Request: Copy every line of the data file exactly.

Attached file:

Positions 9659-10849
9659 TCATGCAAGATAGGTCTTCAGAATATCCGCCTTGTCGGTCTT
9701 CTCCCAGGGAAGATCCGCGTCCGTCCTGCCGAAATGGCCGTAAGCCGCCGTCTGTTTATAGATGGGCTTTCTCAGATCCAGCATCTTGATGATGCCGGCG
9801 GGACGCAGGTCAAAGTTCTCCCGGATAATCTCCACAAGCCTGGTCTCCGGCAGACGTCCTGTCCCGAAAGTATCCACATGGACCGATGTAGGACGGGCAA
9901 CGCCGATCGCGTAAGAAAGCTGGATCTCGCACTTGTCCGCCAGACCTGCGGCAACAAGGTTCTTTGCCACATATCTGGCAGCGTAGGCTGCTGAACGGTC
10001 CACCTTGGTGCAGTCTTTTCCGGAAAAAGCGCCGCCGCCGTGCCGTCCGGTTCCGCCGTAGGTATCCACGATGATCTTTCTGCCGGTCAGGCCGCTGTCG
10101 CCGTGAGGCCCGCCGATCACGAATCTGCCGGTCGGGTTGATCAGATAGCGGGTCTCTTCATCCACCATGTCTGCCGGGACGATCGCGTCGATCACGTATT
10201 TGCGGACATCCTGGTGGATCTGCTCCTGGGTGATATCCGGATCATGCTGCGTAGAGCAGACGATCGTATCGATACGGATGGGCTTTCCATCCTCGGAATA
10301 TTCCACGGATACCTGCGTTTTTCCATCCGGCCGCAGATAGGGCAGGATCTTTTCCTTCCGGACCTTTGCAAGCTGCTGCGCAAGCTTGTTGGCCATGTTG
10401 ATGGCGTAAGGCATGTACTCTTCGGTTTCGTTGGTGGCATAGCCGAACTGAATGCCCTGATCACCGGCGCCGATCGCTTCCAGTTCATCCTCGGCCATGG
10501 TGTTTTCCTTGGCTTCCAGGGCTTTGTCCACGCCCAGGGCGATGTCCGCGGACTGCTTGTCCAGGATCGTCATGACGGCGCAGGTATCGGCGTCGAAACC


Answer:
Positions 9659-10849
9659 TCATGCAAGATAGGTCTTCAGAATATCCGCCTTGTCGGTCTT
9701 CTCCCAGGGAAGATCCGCGTCCGTCCTGCCGAAATGGCCGTAAGCCGCCGTCTGTTTATAGATGGGCTTTCTCAGATCCAGCATCTTGATGATGCCGGCG
9801 GGACGCAGGTCAAAGTTCTCCCGGATAATCTCCACAAGCCTGGTCTCCGGCAGACGTCCTGTCCCGAAAGTATCCACATGGACCGATGTAGGACGGGCAA
9901 CGCCGATCGCGTAAGAAAGCTGGATCTCGCACTTGTCCGCCAGACCTGCGGCAACAAGGTTCTTTGCCACATATCTGGCAGCGTAGGCTGCTGAACGGTC
10001 CACCTTGGTGCAGTCTTTTCCGGAAAAAGCGCCGCCGCCGTGCCGTCCGGTTCCGCCGTAGGTATCCACGATGATCTTTCTGCCGGTCAGGCCGCTGTCG
10101 CCGTGAGGCCCGCCGATCACGAATCTGCCGGTCGGGTTGATCAGATAGCGGGTCTCTTCATCCACCATGTCTGCCGGGACGATCGCGTCGATCACGTATT
10201 TGCGGACATCCTGGTGGATCTGCTCCTGGGTGATATCCGGATCATGCTGCGTAGAGCAGACGATCGTATCGATACGGATGGGCTTTCCATCCTCGGAATA
10301 TTCCACGGATACCTGCGTTTTTCCATCCGGCCGCAGATAGGGCAGGATCTTTTCCTTCCGGACCTTTGCAAGCTGCTGCGCAAGCTTGTTGGCCATGTTG
10401 ATGGCGTAAGGCATGTACTCTTCGGTTTCGTTGGTGGCATAGCCGAACTGAATGCCCTGATCACCGGCGCCGATCGCTTCCAGTTCATCCTCGGCCATGG
10501 TGTTTTCCTTGGCTTCCAGGGCTTTGTCCACGCCCAGGGCGATGTCCGCGGACTGCTTGTCCAGGATCGTCATGACGGCGCAGGTATCGGCGTCGAAACC